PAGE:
Editor’s Note: It Comes At Night is currently playing in wide theatrical release.
It Comes At Night is, without a doubt, the best film of 2017 thus far. Riveting, engrossing, spellbinding – just a few words to describe It Comes At Night. With great performances from the entire cast, namely Joel Edgerton as a quiet, mysterious, “whatever needs to be done to protect my family “type of character. And honestly, that’s the most refreshing thing about this film – Edgerton’s character is driven by human emotion, and human connection – something that most horror films forget exist. In a genre whose characters are commonly “every man for himself,” the protagonists (and antagonist, actually), are driven by their emotions, rather than their own well-being.
Trey Edwards Shults’ shows that he understands cinema, and he understands how to craft characters. Often, we get the typical horror movie introduction – everything seems a little too good to be true, and everyone is enjoying themselves a little too much, then things start to go south. And in their introductions, most horror directors attempt to introduce the main characters to contrast what they’re like by the end of the film – almost like a “before or after” segment. But, rarely do horror films succeed in getting the viewer to actually, genuinely care about the characters.
That’s where It Comes At Night succeeds the most.
Shults gets the audience to care about the outcome of the family at stake here. From the very opening shot, the film hits you hard – it tells you that this is not going to be just another horror film with disposable characters. It establishes that these characters have real emotions, and we are able to empathize with them. And ultimately, I believe that’s what determines whether or not you enjoy the film. If you really do believe in these characters, and understand their motivations, you’ll be on the edge of your seat the entire film, waiting to see the outcome. But, if you’re unable to put yourself in the position of the characters, you’ll come out disappointed.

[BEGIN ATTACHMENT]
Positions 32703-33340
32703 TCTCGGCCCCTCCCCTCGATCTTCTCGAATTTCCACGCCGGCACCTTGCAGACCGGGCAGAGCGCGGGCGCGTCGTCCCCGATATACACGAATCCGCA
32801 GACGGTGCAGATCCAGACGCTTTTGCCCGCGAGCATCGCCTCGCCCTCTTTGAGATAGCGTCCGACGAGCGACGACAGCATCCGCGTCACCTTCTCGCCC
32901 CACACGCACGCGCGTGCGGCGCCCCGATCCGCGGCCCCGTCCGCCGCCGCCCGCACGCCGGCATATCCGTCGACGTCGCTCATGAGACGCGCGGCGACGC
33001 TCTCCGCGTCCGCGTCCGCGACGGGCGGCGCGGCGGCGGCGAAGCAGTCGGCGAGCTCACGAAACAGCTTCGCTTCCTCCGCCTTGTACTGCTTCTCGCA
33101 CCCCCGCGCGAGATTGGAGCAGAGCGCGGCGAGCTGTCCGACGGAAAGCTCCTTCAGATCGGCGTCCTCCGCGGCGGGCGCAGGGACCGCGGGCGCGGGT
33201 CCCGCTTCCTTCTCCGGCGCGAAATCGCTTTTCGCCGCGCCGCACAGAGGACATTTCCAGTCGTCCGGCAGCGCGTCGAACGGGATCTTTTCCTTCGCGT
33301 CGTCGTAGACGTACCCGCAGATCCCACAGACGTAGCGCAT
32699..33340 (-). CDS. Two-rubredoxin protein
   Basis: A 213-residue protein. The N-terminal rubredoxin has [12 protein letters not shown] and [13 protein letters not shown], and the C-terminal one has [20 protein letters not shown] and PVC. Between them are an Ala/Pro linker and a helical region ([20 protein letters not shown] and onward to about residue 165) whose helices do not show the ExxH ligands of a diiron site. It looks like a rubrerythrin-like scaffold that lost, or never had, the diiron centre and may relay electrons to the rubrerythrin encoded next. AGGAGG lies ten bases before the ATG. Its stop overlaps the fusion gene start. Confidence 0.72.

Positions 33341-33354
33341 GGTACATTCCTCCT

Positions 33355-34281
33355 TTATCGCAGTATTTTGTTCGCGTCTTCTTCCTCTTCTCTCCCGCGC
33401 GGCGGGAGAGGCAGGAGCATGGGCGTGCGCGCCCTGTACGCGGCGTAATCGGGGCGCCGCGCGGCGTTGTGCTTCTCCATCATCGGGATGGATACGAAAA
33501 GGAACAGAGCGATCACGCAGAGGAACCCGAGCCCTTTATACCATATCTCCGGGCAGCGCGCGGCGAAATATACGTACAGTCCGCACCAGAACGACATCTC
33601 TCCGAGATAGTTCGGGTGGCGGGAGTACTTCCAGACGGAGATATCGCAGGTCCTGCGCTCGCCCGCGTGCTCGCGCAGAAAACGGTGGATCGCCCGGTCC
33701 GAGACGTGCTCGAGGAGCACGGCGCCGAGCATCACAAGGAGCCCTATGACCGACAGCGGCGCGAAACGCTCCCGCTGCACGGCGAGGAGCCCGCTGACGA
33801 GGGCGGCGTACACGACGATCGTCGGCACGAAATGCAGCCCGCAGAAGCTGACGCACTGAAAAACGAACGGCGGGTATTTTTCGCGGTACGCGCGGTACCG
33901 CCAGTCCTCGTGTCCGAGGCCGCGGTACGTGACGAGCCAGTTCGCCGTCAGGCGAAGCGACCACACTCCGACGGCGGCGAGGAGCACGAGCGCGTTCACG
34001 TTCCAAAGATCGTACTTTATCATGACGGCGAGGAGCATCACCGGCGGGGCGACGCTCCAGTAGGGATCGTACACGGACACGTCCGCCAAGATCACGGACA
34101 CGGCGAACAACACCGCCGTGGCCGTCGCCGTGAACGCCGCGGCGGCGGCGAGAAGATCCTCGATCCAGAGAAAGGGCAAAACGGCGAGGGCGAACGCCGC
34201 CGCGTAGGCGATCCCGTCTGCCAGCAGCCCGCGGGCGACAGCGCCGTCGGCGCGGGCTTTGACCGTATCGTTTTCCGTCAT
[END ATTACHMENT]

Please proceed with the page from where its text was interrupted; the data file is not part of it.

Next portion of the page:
The main problem I’ve been hearing about is that there isn’t a big payoff at the end of the film. And honestly, I don’t see where that’s coming from, as I thought it was the perfect way to end the film – after the final 30 minutes, which are a culmination of anxiety and paranoia, the characters are confronted with a wave of acceptance and guilt, as they’ve failed in preventing the one thing they’ve avoided the entire film. There’s a quiet subtlety to the ending that ties the entire experience together – or at least that’s how I see it.
During my screening, nearly everyone in the theatre at the end of the film said “What? That’s the whole thing? That was terrible!” And I understand why some people were disappointed. The film is being poorly marketed, and being advertised as something it’s far from being. But, for me, that was good. It felt like I went into the film not knowing anything about it. But be wary, don’t expect what the trailers have seemingly promised you. Go into this film with an open mind, and whether you love it or you hate it, it’s definitely a unique, unforgettable experience.
In It Comes At Night, director Trey Edwards Shults shows that he understands cinema, and he understands how to craft characters.